I see a similar phenomenon with confirmation, although in that case it's usually that the parents (or maybe grandparents) have decided that their teenager should be confirmed and go through the classes, etc., to make that happen, but the family agreement is apparently that after that, the kid never has to go to church again. And often the parents don't come back to church either. At which point I have to wonder, What is the value that they place on confirmation, since they apparently aren't actually interested in being part of the church in which they're being confirmed? This phenomenon starts to feel like magical thinking to me, as though the rite somehow carries enough power in and of itself such that there's no need for religion after that. (And maybe that's exactly what they're thinking; I'm a low enough sacramentalist that I find this thinking odd.)

Anonymous said...

that this is how baptism works in the Catholic Church these days: it's part of a full, Sunday mass, not just a 15-minute family ceremony.

Well, no, not necessarily, it depends where you are. We baptised my second nephew last month and the baptism was a small private 15 min ceremony with no mass. The priest explained that this is now the new practice, because there were constant complaints from long-term parishioners about babies being too loud during baptism-masses and were disturbing their prayers. So the priests pragmatically separated baptisms from the main mass and made them into short private ceremonies and everyone is happy with this solution.

Flavia said...


Thanks for this; I didn't know it was still done much of anywhere (and I've moved around a lot). But I'm not sure that I consider it a better solution, necessarily, in the case of nonpracticing Catholics--what it means is that the priest and the church are actually being asked to take more time out of their schedule to serve people with no necessary connection, commitment, or interest in the life of the parish.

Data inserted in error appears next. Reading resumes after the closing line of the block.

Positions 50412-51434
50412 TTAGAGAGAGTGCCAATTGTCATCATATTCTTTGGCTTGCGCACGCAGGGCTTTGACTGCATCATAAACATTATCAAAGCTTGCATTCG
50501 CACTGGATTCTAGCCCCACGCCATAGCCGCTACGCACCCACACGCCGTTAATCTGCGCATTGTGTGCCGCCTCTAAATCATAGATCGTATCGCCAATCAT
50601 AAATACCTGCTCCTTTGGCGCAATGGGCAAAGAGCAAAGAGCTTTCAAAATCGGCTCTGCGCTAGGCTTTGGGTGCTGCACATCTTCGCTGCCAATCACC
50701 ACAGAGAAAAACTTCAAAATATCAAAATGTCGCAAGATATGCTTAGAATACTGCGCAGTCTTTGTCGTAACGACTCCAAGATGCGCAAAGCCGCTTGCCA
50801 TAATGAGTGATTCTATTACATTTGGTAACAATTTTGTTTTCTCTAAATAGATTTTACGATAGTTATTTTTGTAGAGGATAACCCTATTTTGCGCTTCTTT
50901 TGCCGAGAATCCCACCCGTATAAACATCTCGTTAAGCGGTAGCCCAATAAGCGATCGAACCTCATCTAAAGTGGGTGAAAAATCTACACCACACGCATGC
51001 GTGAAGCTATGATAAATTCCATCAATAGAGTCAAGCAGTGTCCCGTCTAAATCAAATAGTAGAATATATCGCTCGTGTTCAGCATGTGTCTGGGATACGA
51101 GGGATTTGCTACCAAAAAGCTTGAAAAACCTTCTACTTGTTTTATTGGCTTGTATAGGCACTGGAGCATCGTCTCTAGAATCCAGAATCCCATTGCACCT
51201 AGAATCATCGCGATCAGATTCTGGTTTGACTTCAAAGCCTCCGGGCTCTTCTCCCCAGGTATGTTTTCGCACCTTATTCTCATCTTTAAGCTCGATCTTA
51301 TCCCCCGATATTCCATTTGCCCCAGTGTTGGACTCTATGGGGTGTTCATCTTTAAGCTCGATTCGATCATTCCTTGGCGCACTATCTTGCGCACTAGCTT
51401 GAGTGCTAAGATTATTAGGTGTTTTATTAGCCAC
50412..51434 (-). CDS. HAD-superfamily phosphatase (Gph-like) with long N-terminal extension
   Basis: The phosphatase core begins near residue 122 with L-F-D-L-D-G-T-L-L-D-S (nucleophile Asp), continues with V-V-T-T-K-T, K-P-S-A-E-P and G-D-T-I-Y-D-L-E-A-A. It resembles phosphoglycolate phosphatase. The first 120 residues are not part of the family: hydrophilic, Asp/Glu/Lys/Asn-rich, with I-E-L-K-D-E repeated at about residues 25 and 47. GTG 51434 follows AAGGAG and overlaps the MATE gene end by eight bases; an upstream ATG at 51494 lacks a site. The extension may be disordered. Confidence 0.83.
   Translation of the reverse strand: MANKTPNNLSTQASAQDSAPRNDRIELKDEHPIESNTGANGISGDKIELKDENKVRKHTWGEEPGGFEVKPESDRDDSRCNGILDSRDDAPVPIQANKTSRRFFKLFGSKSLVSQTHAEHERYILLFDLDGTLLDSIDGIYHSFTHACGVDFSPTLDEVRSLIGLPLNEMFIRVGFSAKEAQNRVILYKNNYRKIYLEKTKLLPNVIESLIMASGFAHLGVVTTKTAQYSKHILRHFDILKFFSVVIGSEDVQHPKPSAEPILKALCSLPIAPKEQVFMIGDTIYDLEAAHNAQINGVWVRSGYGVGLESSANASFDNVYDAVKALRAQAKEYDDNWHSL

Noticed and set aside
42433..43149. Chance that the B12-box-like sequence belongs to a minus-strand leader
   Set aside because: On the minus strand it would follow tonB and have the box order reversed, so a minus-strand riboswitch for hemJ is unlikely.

But I'll admit that this is the first parish I've attended where I actively enjoy the baptisms, which are incorporated in a joyful, dignified (and, yes, time-efficient!) way into the mass as a whole. It's made me believe in baptisms as something that really are about the community, and an occasion for communal celebration--which I suppose is why I'm so bothered by those who don't respond even minimally to what I see as a generous and well-executed welcome.

(And yes, I get that some people--as Comrade PP suggests--are there against their will, so don't wish to be welcomed. But I'm talking here about those who are actually seeking baptism for their kids.)

hd said...

Ha! I think there are a lot of activities like this for new parents. it's easy to get seduced into a vision of "family life" that isn't yours but that you thought would be... there's a tendency to think that parenthood will CHANGE you. it does, but not always that immediately. anyway, i found myself in an infant yoga class and on listservs that i used to mock. but i could see how, in a different universe, it would be a baptism.

I know this isn't your main point but the dazed and clueless rude new parents made me laugh and brought me back.

Flavia said...


Heh. Yeah, I get that--and I'm neither surprised nor offended that some parents get their kid baptized (either at their own initiative or with some prodding) with only the haziest or most wishful intention of maybe starting to try to be the kind of people who go to church. . . but who then never follow through, or who are turned off or alienated by the experience. But I guess I'd expect there to be something at least guardedly optimistic about the initial attempt!

i said...

It would be logical to assume that if some of the family members were pushing for the baptism, then some of the folks present at the baptism would look engaged, or be regular church-goers, or the like. It would be logical, but untrue. Two members of my family have recently tried to push for me to baptise my kid, and they rarely attend church themselves. Also possible that the individual(s) pushing hard for the baptism may be too aged to attend, or worse. That might explain all the unhappy faces.